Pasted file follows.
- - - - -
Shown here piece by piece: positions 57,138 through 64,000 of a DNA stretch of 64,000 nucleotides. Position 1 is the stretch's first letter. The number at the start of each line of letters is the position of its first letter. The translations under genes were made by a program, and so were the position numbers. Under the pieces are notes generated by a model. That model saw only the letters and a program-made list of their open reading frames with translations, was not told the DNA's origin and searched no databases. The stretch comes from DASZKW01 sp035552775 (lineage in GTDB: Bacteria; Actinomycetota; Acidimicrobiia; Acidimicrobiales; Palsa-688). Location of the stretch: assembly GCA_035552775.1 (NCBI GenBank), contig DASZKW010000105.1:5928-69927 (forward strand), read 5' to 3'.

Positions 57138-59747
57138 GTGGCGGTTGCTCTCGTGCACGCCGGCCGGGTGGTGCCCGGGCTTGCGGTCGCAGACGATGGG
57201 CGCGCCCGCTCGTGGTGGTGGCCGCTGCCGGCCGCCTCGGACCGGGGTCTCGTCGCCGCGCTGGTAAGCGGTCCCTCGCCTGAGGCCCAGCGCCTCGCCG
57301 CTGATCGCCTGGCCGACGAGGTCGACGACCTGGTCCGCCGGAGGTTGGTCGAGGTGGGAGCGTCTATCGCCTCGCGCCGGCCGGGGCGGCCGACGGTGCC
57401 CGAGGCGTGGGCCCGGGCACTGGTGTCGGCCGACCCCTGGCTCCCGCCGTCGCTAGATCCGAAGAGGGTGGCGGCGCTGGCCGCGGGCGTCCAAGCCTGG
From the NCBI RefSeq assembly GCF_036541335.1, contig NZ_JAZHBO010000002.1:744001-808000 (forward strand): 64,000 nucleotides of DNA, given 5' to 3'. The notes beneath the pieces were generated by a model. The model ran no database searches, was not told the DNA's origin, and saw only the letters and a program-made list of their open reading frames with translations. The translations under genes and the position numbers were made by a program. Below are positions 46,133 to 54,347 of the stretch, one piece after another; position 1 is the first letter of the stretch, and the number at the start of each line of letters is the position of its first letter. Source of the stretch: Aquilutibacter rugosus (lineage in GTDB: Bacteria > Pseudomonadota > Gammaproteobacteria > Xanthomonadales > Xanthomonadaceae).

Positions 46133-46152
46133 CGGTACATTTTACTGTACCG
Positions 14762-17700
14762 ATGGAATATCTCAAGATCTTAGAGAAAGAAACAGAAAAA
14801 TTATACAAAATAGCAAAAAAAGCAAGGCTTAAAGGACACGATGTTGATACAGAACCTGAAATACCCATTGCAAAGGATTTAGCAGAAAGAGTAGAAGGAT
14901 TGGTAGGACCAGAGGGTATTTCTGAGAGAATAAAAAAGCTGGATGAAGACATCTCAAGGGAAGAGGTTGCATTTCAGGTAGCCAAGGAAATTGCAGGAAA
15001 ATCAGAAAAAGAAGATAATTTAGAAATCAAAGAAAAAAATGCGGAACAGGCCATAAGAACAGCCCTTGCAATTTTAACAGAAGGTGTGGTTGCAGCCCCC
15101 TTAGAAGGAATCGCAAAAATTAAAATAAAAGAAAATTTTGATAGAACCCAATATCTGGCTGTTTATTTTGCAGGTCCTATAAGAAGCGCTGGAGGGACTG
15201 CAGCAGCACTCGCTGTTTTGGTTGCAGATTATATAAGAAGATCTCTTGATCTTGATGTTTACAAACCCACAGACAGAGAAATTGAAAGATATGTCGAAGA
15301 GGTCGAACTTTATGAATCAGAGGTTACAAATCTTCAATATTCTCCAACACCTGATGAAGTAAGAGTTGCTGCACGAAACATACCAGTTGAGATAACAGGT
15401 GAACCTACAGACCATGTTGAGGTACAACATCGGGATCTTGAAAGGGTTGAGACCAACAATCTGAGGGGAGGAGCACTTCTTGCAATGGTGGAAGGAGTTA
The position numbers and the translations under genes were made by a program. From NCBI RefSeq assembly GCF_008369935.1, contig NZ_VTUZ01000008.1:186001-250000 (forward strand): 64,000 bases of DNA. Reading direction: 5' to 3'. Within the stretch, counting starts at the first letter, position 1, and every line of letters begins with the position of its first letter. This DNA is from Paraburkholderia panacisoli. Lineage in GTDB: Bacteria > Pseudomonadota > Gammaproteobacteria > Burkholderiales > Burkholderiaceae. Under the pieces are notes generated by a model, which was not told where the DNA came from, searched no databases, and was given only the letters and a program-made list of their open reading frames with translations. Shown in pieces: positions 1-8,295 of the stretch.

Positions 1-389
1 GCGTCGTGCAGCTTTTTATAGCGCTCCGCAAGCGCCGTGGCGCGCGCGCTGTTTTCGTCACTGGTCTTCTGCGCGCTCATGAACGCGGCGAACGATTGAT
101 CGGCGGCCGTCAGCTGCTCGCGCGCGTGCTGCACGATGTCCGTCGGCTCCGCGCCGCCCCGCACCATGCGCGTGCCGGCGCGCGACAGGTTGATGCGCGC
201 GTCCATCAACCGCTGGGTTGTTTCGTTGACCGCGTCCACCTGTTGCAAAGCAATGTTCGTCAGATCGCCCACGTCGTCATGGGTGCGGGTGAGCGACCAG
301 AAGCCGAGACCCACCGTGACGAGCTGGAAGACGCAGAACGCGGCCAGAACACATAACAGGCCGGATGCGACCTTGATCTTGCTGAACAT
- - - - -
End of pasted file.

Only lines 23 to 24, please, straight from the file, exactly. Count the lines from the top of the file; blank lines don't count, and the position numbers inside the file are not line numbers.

201 GTCCATCAACCGCTGGGTTGTTTCGTTGACCGCGTCCACCTGTTGCAAAGCAATGTTCGTCAGATCGCCCACGTCGTCATGGGTGCGGGTGAGCGACCAG
301 AAGCCGAGACCCACCGTGACGAGCTGGAAGACGCAGAACGCGGCCAGAACACATAACAGGCCGGATGCGACCTTGATCTTGCTGAACAT